Science of Light for Kids: How to Make a Simple Pinhole Camera
This is a great science experiment for kids that is a lot of fun, easy to do, very inexpensive, and showcases some important principles of light and vision. My parents helped me put one of these together back when I was in the second grade, and I still have the camera – It is just as cool now as it was back then!
WHAT YOU’LL NEED FOR THIS EXPERIMENT:
* A cardboard cylinder – An empty oatmeal canister works perfectly for this science experiment.
(If you are looking to make a more permanent pinhole camera, use a small wooden, 5-sided container or cylinder instead of cardboard.)
* Parchment paper (printer or wax paper will also work)
* A rubber band that is large enough to stretch around the container
* Something to poke a hole in the container (A pen, screwdriver, or long nail works great. Make sure there is adult supervision with the sharp objects if you are working with young kids.)
PUTTING IT ALL TOGETHER:
* Step One: Poke a hole in the bottom, center of your container. If you are using cardboard, this is a pretty easy step, and can be done with something as easy to find as a ballpoint pen. If you are using wood to make a more permanent pinhole camera, you’ll want an adult to drill a hole in the bottom, center of the wooden container.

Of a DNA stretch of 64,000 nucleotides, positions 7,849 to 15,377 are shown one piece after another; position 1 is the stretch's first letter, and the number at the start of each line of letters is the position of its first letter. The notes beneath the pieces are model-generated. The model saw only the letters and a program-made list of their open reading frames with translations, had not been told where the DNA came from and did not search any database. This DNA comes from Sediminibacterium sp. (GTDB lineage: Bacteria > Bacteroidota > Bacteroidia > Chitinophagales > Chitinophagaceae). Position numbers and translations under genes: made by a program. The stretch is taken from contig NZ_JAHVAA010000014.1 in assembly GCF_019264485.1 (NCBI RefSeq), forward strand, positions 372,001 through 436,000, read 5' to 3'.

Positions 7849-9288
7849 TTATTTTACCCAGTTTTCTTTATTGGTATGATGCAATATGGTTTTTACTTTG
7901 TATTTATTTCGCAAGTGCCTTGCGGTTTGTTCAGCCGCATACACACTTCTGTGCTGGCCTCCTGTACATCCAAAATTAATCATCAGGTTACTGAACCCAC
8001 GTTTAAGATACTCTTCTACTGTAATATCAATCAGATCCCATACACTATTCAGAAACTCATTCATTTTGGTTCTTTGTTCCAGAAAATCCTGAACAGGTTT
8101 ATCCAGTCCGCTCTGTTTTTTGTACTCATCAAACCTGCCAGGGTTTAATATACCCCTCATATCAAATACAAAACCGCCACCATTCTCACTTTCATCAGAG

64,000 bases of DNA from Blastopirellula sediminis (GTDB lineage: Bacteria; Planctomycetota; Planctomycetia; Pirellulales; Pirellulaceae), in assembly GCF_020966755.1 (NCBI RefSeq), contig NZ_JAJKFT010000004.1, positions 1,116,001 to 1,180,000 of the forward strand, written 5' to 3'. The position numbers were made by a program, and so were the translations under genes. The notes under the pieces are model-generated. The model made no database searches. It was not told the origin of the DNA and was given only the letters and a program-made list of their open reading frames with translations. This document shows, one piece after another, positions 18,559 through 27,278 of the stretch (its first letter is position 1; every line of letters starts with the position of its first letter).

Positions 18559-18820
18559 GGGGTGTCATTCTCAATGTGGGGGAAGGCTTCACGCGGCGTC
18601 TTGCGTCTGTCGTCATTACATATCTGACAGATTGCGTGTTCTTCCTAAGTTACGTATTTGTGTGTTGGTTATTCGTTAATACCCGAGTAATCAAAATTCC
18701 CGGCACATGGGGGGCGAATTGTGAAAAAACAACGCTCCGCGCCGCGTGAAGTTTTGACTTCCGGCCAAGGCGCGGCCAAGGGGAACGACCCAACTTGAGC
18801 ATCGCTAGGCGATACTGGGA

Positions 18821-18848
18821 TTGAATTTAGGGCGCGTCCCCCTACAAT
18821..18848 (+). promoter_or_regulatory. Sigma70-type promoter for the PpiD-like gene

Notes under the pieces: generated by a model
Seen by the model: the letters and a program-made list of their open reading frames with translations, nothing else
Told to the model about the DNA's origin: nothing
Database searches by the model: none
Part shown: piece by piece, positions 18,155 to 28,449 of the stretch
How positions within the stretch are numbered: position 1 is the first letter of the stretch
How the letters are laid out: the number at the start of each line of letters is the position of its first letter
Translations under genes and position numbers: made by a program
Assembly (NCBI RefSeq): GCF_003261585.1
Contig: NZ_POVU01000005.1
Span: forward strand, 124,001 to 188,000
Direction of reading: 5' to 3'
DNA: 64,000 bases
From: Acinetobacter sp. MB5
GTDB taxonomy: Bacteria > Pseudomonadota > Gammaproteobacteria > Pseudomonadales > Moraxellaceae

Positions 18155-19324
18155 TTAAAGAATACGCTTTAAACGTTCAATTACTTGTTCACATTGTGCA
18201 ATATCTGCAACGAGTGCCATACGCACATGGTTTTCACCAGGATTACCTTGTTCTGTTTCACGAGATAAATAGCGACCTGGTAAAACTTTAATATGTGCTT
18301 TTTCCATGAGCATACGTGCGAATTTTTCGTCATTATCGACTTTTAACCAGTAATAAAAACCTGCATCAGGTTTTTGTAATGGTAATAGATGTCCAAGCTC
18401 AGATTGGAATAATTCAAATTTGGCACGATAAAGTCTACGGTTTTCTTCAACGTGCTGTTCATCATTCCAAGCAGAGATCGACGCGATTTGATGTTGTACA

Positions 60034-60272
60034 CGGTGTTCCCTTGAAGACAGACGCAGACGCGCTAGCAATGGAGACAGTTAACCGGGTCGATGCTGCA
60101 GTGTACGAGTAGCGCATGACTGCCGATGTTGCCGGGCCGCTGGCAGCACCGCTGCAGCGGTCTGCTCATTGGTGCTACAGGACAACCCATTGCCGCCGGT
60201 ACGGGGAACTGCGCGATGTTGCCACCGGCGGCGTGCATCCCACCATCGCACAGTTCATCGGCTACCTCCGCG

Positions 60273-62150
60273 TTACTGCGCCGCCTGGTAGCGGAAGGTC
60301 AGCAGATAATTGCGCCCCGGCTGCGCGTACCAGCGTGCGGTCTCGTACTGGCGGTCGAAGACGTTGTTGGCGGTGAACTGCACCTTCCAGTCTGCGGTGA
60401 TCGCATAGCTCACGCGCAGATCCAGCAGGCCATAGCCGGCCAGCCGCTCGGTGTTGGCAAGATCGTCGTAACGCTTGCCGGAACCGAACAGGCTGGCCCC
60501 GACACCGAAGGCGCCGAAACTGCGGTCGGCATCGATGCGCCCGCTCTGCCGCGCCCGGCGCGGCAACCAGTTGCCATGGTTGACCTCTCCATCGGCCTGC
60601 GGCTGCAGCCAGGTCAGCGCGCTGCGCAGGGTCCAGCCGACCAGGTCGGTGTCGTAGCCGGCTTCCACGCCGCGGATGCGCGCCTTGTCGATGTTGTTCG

* Step Two: Cut out a piece of parchment paper that is big enough to cover the opening of the container. The parchment should be stretched tight, and should completely cover the opening of the container.
* Step Three: Stretch the rubber band around the opening of the container so that it is holding the parchment paper tightly in place. By this step, your pinhole camera should resemble a drum.
* Step Four: Stand in a dark room, and point the bottom of the container out the window towards a brightly lit tree, building, or some other brightly lit scene. When you look at the parchment, the scene coming through the pinhole will appear upside down.
WHY DOES THIS WORK?
This science experiment works off of some important principles of light and vision. When light rays travel to our eyes, the rays go through the pupil and lens, and produce an inverted (upside down) image on the retina. Then, the image is turned right side up again by the part of our brain that manages sight. When you use a pinhole camera, the image you see projected on the parchment paper is actually what your eyes see before your brain flips things upright.